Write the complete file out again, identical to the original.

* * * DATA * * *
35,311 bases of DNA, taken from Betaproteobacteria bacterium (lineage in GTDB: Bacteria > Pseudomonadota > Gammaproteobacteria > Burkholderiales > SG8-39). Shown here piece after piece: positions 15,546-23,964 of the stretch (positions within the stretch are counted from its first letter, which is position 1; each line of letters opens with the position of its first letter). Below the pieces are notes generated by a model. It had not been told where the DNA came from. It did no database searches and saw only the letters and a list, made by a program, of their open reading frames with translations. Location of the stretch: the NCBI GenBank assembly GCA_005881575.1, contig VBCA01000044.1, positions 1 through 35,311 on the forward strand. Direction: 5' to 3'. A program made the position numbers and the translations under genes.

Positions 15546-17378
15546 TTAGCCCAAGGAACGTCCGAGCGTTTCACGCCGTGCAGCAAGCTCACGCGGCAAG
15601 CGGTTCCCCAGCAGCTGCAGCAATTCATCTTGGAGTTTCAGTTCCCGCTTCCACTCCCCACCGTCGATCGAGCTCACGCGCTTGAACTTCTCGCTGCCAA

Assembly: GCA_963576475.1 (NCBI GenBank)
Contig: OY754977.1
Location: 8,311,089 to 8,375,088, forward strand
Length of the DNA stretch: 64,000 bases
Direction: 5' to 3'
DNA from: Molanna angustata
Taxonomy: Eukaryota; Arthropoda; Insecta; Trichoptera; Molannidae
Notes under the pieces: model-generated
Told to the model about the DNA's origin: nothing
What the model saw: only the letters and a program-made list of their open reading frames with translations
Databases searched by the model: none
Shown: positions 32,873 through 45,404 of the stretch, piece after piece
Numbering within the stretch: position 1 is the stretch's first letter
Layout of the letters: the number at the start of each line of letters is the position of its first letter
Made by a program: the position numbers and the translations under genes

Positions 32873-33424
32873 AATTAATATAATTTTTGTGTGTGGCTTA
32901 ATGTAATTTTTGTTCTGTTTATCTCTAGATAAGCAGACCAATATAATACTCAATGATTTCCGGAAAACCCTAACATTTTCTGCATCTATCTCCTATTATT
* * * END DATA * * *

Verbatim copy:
35,311 bases of DNA, taken from Betaproteobacteria bacterium (lineage in GTDB: Bacteria > Pseudomonadota > Gammaproteobacteria > Burkholderiales > SG8-39). Shown here piece after piece: positions 15,546-23,964 of the stretch (positions within the stretch are counted from its first letter, which is position 1; each line of letters opens with the position of its first letter). Below the pieces are notes generated by a model. It had not been told where the DNA came from. It did no database searches and saw only the letters and a list, made by a program, of their open reading frames with translations. Location of the stretch: the NCBI GenBank assembly GCA_005881575.1, contig VBCA01000044.1, positions 1 through 35,311 on the forward strand. Direction: 5' to 3'. A program made the position numbers and the translations under genes.

Positions 15546-17378
15546 TTAGCCCAAGGAACGTCCGAGCGTTTCACGCCGTGCAGCAAGCTCACGCGGCAAG
15601 CGGTTCCCCAGCAGCTGCAGCAATTCATCTTGGAGTTTCAGTTCCCGCTTCCACTCCCCACCGTCGATCGAGCTCACGCGCTTGAACTTCTCGCTGCCAA

Assembly: GCA_963576475.1 (NCBI GenBank)
Contig: OY754977.1
Location: 8,311,089 to 8,375,088, forward strand
Length of the DNA stretch: 64,000 bases
Direction: 5' to 3'
DNA from: Molanna angustata
Taxonomy: Eukaryota; Arthropoda; Insecta; Trichoptera; Molannidae
Notes under the pieces: model-generated
Told to the model about the DNA's origin: nothing
What the model saw: only the letters and a program-made list of their open reading frames with translations
Databases searched by the model: none
Shown: positions 32,873 through 45,404 of the stretch, piece after piece
Numbering within the stretch: position 1 is the stretch's first letter
Layout of the letters: the number at the start of each line of letters is the position of its first letter
Made by a program: the position numbers and the translations under genes

Positions 32873-33424
32873 AATTAATATAATTTTTGTGTGTGGCTTA
32901 ATGTAATTTTTGTTCTGTTTATCTCTAGATAAGCAGACCAATATAATACTCAATGATTTCCGGAAAACCCTAACATTTTCTGCATCTATCTCCTATTATT